Jeff Blanton You tell a great story at a conference you were at. Oh, sure. Share that story, because now you’re telling other women, this is what I did and it doesn’t hurt, right?

Kimberlee Centera Well, yeah, I’m not even sure which story it is because there’s so many, but there is one in particular. And maybe this is the one you’re thinking about. But I, I was at a conference, it was actually in the Southeast that was one of the Infocast Conferences and everyone was going to lunch. Is this the.

Jeff Blanton One? I think so, yeah. And you showed up late?

Kimberlee Centera I showed up late. And so, I’m walking in with my plate into this room. And if anyone’s ever been to a renewable conference, you know, you know, it’s mostly all men and, you know, navy blue and black suits. So, all pretty much all the seats were taken. And there was one table that was a few women and a few men. And there was obviously open seats, but there was one table that was pretty crowded, and it was all men. And I thought to myself, okay, Kim, you can go take the seat at the safe table or you can go just kind of barge in at the other table where it’s all, you know, all the men and, you know, they were so gracious and obviously welcome me. And we ended up having a great conversation. And I, I did all the things that I try to tell other women to do, you know, ask questions. And so seated next to a great guy from Duke Energy, and he was telling me we had this awesome conversation, you know, what books he was reading. And I came home with all these notes. It was really fabulous. But even me, in my stage of my career, you know, I find myself thinking, okay, do I make the safe choice or what do I do? But this is you know; this is what we need to do as women. We need to remind ourselves.

Jeff Blanton And so I’m going to say that’s men, too, right? I mean, I would have that same conversation in my head if I watch. Exactly. There’s the safe table, right? No, there’s some hitters or there’s the speaker or whatever. Right. And it’s like. Exactly. Do I belong over there? Yeah, right. But that could be your game changer. It could be could change everything.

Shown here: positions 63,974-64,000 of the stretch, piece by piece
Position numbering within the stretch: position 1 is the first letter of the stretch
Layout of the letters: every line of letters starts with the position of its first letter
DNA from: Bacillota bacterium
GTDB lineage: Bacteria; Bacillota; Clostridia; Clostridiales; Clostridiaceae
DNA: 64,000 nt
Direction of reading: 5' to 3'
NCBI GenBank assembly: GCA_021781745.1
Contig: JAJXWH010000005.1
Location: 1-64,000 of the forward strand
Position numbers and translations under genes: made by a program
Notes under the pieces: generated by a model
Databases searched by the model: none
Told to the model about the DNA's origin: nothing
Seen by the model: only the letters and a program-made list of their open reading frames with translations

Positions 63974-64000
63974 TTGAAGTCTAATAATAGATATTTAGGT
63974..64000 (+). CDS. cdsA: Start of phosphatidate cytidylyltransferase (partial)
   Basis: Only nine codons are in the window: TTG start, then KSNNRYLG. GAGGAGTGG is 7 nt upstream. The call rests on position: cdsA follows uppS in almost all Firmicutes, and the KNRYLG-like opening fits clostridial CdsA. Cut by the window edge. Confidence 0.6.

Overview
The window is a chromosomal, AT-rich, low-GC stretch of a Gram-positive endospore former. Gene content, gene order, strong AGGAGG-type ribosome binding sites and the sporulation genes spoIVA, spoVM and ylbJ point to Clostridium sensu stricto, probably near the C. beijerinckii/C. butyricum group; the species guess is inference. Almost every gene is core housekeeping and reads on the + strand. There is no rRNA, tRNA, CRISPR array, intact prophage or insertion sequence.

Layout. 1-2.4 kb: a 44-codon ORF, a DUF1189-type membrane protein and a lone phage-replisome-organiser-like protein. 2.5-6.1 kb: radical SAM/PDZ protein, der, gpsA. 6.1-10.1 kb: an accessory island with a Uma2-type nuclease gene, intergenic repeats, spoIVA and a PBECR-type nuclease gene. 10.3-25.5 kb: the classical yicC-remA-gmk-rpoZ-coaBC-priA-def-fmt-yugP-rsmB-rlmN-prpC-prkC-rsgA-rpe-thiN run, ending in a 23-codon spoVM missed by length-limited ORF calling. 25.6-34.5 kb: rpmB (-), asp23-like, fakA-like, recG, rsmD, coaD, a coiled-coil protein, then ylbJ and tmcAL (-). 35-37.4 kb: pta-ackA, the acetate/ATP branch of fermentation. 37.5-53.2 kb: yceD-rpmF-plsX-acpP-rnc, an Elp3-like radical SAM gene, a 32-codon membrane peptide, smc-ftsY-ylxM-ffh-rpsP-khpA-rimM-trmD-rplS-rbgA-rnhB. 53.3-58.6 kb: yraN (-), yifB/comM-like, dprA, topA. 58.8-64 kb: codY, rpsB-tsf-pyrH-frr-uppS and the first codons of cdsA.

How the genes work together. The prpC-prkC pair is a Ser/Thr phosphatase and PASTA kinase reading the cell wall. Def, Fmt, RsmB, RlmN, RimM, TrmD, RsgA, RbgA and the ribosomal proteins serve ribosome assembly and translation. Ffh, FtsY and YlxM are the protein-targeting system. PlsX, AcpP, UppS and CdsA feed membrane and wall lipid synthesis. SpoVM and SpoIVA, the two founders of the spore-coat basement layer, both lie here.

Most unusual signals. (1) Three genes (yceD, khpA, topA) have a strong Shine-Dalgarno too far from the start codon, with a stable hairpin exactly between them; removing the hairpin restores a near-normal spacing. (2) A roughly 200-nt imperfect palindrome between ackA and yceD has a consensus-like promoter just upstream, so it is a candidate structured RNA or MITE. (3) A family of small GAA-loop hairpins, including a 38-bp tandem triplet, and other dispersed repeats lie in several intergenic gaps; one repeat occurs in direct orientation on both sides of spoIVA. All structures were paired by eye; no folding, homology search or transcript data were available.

Kimberlee Centera Well, because it does it forces you to get outside of your comfort zone. It forces you to have a different conversation. It forces you. And I think, again, if you’re smart, ask questions, you know, don’t necessarily use it as an opportunity just to talk about yourself. You know, ask people, you know, what’s going on? What are you thinking about? What?

Jeff Blanton That’s great advice. Be curious.

Kimberlee Centera Be curious. Exactly.

Jeff Blanton Yeah, yeah. Don’t make it about you.

Kimberlee Centera Exactly.

Jeff Blanton But like you said, super welcoming. Yeah. Come on in. We got room like, boy, we can make up a lot of stories in our heads. Yeah, we.

Kimberlee Centera Exactly. You know, we’re our own. Our biggest barrier, you know, sometimes, too.

Jeff Blanton That’s a great tip. What else you got? But the heat. I knew.

Kimberlee Centera I know.

Jeff Blanton Wow, that was awesome.

Kimberlee Centera You know? Well, the other thing and this is again, it’s subtle, but it’s kind of funny when you think about it. But a lot of times when you see a room and, you know, people are sitting around the table, a lot of times women are just taking up a really small space. They sit down at a table, and they put everything right in front of them and they’re all very organized and keep their elbows in. But if you notice, all the times men go in and they’re not afraid to take up space, and it’s something that we’re not even aware of. Right. But if you go into the next meeting, you know, you can look around and see, that’s kind of interesting. But men are not afraid to spread out, take up space. So, I encourage women, you know, take up space. Have a presence, you know, be willing to take up the spit because it’s all about, you know, feeling small and feeling maybe little. And I don’t have a lot to contribute. So, you need to set yourself up to be in a position where you’re you’re able to contribute. And I always I challenge women to, you know, sit across from the presenter, sit across from the decision maker, sit across from the person who’s going to be, you know, in the power seat, so to speak. Because, again, a lot of times we don’t do that and I’m as guilty as others. So, these are all things I’ve had to learn right through my career.